When our customers find tree roots growing into their sewer drains, many of them turn to a tried and true plumbing tool: the drain snake. Yes, snaking your sewer line is one way to get rid of a tree root infestation, but it’s far from a perfect solution.
Why You Shouldn’t Snake your Sewer Drain to Clear Out Tree Roots
This last year, one of our customers called us for a sewer repair because of a tree root invasion. At that point, they were snaking their line more than once per year to keep the roots at bay, but never realized what it was doing to their sewer line.
When roots get into your sewer line, water starts leaking out. Over time, the water turned the hard soil that supported the pipe into mud, and then into soup. This caused the pipe to slip downwards and lose grade, which means water pooled up in it instead of draining to the sewer main.
For a commercial property, a 300 foot sewer lateral isn’t unusual. In this case, opting for a trenchless sewer replacement at the first sign of trouble would have cost about $30,000. Instead, the cost of digging out the old line, regrading the soil, and other complications cost the customer over $65,000. This, of course, does not include the cost of repeatedly snaking the line, either.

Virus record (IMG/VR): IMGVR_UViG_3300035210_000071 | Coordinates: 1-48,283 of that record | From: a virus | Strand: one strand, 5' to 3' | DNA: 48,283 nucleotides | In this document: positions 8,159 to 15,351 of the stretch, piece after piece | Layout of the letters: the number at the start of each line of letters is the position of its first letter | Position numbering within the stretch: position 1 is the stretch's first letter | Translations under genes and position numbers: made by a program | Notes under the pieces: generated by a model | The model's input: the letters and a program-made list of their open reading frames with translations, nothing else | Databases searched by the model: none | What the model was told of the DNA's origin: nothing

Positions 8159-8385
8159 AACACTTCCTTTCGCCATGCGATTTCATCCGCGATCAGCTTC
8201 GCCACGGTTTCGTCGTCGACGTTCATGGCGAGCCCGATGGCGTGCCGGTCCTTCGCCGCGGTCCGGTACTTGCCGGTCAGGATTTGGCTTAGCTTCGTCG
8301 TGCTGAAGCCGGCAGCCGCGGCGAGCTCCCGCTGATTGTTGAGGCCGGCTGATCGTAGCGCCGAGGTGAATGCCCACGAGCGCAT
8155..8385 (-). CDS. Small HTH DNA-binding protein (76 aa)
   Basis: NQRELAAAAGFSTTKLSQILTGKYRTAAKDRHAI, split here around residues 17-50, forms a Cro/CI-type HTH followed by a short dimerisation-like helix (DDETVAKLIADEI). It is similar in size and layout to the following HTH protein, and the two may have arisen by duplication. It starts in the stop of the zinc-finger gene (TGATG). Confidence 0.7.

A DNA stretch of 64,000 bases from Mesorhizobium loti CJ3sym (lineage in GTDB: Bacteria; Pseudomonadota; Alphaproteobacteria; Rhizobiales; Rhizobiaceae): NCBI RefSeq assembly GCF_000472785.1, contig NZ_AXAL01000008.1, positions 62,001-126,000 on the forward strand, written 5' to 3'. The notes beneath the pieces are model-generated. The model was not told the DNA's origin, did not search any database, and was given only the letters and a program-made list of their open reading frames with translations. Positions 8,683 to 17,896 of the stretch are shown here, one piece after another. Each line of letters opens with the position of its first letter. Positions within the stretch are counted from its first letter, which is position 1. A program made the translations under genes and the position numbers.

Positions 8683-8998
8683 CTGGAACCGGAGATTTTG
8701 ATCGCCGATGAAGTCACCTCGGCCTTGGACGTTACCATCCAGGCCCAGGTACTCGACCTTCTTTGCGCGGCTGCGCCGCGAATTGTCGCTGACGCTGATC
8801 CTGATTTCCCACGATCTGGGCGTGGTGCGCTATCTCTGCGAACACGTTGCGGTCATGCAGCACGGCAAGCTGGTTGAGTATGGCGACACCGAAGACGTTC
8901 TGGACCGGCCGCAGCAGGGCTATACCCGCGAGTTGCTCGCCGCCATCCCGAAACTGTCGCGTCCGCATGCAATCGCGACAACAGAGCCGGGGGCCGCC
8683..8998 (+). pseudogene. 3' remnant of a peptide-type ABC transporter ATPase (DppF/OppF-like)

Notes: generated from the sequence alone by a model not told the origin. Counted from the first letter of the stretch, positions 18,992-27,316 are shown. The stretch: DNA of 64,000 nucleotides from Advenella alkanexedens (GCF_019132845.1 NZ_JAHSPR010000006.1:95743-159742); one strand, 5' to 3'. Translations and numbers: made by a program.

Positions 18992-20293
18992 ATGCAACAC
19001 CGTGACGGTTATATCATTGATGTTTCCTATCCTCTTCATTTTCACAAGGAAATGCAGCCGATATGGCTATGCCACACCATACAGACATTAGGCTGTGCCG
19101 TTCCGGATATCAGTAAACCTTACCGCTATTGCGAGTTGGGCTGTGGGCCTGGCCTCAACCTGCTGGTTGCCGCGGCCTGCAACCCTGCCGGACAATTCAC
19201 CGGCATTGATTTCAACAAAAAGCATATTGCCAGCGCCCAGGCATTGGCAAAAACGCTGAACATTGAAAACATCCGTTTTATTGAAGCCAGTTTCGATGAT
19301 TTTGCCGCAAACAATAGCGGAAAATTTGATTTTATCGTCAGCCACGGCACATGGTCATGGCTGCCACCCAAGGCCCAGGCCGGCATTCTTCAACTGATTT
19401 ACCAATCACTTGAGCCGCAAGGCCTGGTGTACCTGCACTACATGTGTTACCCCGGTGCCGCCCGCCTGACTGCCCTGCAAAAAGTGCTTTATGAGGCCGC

What to Do if Roots Get Into Your Sewer Lateral
The very first thing you should do with a possible root infestation is to call a plumber for a video sewer inspection. That will let you see exactly where the roots are getting in, just how exensive the damage is, and how much of the sewer line is affected.